A Wordless book by Donovan Bixley
240 x 250mm, 32 pages 




Once upon a time, in a world not so different to ours, a little blue man decides

to create a machine to control the weather. It all goes terribly wrong!

With humour, subtlety and a sense of adventure, Donovan Bixley’s

engaging illustrations capture both the hopefulness and naivety of

human industry in this wordless book.



This is a book for everyone. Younger children will love the colourful,

fun illustrations of the strange but familiar world with its curious inhabitants.

Older children and adults will grasp the more subtle meaning behind this environmental

Frankenstein-like story about one man who wants to do good but creates a ‘monster’.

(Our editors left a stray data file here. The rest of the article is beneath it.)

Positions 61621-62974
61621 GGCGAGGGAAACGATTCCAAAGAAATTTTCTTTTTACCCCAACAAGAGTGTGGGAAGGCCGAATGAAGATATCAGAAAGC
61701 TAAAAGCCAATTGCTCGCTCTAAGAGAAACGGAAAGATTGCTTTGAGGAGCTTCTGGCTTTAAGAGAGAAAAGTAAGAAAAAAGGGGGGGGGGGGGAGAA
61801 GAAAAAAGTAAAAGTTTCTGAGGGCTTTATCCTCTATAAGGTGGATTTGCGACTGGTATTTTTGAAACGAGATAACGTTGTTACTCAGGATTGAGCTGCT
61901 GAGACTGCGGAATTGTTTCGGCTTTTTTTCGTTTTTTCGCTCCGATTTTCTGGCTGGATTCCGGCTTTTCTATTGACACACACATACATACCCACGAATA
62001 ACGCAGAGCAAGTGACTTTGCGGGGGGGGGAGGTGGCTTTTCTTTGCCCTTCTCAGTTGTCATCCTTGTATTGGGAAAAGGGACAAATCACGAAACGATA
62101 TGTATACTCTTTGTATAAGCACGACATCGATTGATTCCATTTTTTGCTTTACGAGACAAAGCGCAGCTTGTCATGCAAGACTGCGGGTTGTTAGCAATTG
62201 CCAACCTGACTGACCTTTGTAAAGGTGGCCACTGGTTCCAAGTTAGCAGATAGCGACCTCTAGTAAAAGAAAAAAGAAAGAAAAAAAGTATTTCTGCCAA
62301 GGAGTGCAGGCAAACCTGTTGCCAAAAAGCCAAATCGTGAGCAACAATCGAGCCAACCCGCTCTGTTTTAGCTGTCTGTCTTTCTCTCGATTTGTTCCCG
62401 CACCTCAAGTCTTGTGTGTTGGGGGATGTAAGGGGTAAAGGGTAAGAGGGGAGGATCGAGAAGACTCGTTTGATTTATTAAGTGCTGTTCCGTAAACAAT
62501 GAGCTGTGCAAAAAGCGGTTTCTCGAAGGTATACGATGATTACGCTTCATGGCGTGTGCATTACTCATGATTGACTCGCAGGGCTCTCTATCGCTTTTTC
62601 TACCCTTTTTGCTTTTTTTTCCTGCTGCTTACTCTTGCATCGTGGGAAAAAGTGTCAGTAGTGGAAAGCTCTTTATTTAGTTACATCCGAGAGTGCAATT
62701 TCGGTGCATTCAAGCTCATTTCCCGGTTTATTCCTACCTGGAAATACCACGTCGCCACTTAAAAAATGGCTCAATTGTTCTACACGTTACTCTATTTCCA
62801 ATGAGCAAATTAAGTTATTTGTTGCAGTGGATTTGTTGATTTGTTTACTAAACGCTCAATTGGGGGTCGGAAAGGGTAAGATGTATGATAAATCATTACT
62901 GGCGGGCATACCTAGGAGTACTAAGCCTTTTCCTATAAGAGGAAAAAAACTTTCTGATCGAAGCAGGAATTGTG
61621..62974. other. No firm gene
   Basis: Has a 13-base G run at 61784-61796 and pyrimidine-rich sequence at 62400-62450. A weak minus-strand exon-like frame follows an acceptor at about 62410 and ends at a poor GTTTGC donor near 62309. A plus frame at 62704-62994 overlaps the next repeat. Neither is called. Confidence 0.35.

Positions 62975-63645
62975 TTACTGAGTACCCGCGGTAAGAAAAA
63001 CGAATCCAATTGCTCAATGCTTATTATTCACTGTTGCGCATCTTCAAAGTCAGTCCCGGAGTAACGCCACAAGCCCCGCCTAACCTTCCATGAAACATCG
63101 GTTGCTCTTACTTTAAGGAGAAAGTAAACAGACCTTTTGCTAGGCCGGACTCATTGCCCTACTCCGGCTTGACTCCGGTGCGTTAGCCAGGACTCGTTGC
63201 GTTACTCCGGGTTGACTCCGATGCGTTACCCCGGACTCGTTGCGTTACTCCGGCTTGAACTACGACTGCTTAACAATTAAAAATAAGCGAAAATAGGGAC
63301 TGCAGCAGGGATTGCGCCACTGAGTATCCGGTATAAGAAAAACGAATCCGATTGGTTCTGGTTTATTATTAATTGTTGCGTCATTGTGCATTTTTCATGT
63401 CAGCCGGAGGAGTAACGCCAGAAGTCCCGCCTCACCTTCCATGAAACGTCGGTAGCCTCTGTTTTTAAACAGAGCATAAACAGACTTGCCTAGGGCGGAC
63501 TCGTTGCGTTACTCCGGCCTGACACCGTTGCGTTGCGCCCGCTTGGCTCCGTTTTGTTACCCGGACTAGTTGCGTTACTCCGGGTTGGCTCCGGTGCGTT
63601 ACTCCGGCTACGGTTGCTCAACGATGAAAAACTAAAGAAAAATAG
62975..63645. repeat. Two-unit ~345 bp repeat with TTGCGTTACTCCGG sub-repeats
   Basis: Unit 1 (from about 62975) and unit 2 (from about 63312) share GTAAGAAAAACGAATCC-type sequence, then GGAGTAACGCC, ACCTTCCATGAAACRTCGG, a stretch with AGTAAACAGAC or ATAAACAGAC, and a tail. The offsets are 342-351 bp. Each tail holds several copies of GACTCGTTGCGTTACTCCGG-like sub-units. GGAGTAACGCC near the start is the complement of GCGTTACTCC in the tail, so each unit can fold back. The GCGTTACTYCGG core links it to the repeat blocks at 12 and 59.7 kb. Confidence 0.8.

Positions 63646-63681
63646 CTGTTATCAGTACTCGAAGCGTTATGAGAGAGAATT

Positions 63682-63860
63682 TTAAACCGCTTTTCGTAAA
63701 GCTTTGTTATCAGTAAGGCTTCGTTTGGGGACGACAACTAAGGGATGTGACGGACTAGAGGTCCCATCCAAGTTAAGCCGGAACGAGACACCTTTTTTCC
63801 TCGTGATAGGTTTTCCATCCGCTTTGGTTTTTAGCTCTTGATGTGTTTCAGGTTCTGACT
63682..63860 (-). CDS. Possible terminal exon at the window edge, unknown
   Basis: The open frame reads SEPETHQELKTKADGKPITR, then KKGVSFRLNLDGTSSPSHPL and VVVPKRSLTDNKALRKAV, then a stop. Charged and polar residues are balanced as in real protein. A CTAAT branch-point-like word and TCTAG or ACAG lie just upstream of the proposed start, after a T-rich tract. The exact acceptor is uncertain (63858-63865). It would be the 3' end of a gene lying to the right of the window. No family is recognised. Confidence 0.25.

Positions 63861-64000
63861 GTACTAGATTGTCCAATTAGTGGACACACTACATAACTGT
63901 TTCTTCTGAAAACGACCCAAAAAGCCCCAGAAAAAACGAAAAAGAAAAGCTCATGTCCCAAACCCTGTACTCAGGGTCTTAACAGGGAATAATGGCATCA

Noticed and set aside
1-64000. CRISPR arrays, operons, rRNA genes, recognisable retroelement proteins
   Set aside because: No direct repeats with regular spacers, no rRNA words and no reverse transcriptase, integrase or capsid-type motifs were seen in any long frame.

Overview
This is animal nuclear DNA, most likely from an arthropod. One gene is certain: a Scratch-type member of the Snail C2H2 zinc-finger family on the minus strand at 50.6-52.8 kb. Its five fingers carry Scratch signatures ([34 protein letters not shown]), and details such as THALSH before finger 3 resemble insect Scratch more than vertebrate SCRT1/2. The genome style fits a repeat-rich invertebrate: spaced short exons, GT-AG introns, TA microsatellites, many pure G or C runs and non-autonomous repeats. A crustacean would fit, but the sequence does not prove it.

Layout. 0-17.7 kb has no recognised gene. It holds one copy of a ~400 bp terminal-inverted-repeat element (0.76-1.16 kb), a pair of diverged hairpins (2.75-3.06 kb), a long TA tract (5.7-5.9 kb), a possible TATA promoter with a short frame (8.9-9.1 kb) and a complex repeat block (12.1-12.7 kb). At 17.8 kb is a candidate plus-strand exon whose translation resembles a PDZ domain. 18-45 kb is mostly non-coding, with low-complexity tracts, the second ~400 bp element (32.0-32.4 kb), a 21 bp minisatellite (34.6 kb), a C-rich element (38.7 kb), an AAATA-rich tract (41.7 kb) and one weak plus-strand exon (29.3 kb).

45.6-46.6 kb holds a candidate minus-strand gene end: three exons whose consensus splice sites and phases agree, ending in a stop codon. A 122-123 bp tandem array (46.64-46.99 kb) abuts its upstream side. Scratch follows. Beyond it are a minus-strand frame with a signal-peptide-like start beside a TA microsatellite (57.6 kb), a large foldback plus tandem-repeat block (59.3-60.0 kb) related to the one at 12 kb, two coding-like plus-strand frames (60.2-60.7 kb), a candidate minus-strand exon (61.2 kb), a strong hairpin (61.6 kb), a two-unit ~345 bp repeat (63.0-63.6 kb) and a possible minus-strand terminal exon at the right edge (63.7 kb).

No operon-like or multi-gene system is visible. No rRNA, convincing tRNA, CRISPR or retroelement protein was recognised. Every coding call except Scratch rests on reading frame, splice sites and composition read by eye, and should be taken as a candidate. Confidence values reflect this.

The book is set out much like a comic, no real words or story to read - it is a true

'picture book'. The quirky illustrations remind me of both the crazy Dr Seuss drawings

and the movie Cloudy with a Chance of Meatballs and have had my (almost) 4 year

old asking me so many questions. But not just about the themes and story and what

is happening within the pictures, but right down to colours, expressions, plants and

animals and parts of the machine. To me this is fantastic as Zoe has this growing

obsession with art and colour and to see her not just glance at the pages but to analyse

details within them is a great way to learn more about illustration and creativity.

My kids love the weather and love the environment, especially pointing out the moon,

or feeling the rain or wind. Zoe recently learned about the solar system during Matariki

and has so many questions about the earth and the sun and stars. So The Weather Machine

for us, is not just a fun picture book for bedtime, it has been an exploration and a chance

to teach and learn so many things. I highly recommend it for both young and old.